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Re: Putting context in RDF serialization

From: Jonathan Borden <jborden@mediaone.net>
Date: Thu, 21 Dec 2000 14:05:42 -0500
Message-ID: <07c801c06b81$0fbe5920$0a2e249b@nemc.org>
To: "Seth Russell" <seth@robustai.net>
Cc: "Sean B. Palmer" <sean@mysterylights.com>, "RDF-IG" <www-rdf-interest@w3.org>
Seth Russell wrote:

> Jonathan Borden wrote:
>
> > <Bag ID="context2">
> >         <li resource="#S2"/>
> >         <li resource="#S3"/>
> >         <li resource="#S4"/>
> > </Bag> [most of example snipped]
>
> Ok that seems to work.  It does make us explicitly issue a ID to every
statement
> and explicitly place each statement in its context(s).  Do you really
think
> people are going to do that and/or programmers are going to program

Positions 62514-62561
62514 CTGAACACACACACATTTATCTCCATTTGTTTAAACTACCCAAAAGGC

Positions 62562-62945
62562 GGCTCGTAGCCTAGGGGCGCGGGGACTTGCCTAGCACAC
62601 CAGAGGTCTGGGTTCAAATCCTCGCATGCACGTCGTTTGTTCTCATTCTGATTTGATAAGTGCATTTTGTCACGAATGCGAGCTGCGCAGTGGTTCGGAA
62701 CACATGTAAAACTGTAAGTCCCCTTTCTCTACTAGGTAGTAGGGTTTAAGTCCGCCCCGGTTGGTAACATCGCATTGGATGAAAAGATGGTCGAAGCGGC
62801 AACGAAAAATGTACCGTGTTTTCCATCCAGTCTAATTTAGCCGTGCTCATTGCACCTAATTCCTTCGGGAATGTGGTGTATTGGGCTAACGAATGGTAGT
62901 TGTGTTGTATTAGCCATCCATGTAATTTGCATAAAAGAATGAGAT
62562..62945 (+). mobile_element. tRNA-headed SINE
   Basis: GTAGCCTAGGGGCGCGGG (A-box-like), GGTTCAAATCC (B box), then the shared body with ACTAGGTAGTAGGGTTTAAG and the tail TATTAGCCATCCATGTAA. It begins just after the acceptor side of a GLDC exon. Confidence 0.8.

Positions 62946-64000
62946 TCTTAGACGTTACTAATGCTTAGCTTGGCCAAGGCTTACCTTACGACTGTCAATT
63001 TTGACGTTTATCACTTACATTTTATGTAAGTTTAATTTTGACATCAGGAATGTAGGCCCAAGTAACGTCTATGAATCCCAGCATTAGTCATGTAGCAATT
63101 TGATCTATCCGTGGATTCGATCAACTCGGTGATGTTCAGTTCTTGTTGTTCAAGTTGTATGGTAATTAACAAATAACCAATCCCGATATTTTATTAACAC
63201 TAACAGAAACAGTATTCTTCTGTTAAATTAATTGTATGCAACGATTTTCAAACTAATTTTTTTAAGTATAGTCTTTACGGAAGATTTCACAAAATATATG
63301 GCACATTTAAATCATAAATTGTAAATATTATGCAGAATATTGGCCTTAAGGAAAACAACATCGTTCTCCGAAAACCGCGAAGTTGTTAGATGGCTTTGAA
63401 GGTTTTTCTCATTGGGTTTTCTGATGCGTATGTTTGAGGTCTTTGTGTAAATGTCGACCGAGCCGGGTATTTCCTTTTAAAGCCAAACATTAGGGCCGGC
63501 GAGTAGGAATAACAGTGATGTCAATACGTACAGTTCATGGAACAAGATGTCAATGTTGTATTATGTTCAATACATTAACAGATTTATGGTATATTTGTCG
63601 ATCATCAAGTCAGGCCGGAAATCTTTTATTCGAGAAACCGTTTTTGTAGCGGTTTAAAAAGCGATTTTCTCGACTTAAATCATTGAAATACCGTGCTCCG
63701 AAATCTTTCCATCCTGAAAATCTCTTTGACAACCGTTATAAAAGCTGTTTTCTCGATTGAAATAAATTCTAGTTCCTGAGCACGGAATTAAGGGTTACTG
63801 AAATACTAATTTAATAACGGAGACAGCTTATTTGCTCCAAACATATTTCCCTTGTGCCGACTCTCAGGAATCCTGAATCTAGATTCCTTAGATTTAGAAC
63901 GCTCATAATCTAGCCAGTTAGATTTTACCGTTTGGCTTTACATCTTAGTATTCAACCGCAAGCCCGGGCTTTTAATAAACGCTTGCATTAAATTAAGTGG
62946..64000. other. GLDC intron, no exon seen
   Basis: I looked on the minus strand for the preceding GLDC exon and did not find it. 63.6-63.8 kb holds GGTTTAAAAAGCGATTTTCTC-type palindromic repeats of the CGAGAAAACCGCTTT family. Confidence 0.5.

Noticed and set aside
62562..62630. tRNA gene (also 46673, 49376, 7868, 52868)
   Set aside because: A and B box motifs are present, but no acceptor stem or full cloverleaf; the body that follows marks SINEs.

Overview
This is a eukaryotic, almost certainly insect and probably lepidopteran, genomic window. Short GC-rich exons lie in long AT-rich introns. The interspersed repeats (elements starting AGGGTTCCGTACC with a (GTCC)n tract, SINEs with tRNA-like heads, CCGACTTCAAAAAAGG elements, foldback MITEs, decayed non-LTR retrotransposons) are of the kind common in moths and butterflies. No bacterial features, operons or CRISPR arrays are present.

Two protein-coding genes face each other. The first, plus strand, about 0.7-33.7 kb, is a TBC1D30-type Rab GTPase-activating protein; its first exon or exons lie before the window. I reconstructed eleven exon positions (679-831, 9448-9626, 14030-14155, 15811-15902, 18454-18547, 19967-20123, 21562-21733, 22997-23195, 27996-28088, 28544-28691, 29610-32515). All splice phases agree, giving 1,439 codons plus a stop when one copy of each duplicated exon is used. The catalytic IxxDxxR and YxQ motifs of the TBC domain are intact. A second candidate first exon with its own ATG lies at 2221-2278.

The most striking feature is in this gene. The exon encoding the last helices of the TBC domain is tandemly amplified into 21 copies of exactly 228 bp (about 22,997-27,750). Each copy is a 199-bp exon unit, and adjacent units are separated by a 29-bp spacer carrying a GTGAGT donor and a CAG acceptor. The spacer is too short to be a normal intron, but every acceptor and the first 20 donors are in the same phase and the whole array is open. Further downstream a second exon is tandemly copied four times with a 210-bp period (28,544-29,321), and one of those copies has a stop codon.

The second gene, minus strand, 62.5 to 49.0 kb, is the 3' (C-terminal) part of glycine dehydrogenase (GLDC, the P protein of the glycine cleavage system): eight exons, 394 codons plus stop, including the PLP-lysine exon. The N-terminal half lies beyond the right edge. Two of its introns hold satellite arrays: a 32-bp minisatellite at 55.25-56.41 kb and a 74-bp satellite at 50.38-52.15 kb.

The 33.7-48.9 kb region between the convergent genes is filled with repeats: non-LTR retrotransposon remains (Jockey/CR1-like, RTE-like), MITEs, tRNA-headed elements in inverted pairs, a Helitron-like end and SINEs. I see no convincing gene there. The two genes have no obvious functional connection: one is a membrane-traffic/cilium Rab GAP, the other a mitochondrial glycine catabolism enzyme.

applications
> to read and write it?

My example employs explicit IDs for clarity purposes. I have demonstrated
that every XML node in any XML document has a URI which is the concatenation
of the base URI of the originating document '#' xpointer where the xpointer
fragment identifier can be either an ID or a ChildSeq  (see the XPointer
spec). rdfExtractify.xsl implements this behavior to name otherwise
'anonymous' nodes.

The example you have snipped shows implicit inclusion of statements in a
container/context. The example you have left above shows explicit inclusion
of statements in a container/context. You have a choice e.g.

<RDF xml:base="...foo">
    <Description bagID="...bar">
            ... statements here ...
    </Description>
    <Description about="..."> ... 'anonymous' container (bagID = xpointer)
</RDF>

this can be interpreted as a container representing the whole document and
containers representing each description. This is just as usable as anything
I've seen proposed.

Jonathan Borden
The Open Healthcare Group
http://www.openhealth.org
Received on Thursday, 21 December 2000 14:18:51 GMT

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